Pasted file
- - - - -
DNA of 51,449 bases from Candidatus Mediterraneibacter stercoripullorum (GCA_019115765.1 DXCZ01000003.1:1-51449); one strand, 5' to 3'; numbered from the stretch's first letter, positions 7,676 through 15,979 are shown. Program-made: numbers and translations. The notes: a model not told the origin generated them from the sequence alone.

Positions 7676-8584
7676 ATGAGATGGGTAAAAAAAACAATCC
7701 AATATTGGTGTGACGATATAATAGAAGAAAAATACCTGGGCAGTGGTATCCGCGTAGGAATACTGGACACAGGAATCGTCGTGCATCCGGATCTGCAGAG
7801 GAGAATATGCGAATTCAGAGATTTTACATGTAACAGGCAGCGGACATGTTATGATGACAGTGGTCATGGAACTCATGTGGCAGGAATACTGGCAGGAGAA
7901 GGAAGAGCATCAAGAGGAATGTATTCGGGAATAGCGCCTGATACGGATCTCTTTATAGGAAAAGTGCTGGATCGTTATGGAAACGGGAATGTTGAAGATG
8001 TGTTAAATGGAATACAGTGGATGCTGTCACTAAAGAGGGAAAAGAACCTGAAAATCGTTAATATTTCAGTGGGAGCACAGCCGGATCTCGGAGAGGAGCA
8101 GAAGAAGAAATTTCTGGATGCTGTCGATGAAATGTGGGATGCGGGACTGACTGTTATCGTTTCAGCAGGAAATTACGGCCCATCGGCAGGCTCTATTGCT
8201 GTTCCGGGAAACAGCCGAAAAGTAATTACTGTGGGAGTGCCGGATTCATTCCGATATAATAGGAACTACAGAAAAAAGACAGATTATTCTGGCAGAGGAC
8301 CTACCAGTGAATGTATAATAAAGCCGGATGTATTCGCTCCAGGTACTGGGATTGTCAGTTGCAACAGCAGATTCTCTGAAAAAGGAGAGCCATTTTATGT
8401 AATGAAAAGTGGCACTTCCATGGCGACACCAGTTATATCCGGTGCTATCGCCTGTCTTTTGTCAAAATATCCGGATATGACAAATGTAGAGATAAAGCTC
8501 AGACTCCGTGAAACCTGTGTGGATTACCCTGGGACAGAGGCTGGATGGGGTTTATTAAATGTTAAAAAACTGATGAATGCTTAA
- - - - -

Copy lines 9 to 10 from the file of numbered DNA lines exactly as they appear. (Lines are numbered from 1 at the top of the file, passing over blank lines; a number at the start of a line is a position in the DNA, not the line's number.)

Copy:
8201 GTTCCGGGAAACAGCCGAAAAGTAATTACTGTGGGAGTGCCGGATTCATTCCGATATAATAGGAACTACAGAAAAAAGACAGATTATTCTGGCAGAGGAC
8301 CTACCAGTGAATGTATAATAAAGCCGGATGTATTCGCTCCAGGTACTGGGATTGTCAGTTGCAACAGCAGATTCTCTGAAAAAGGAGAGCCATTTTATGT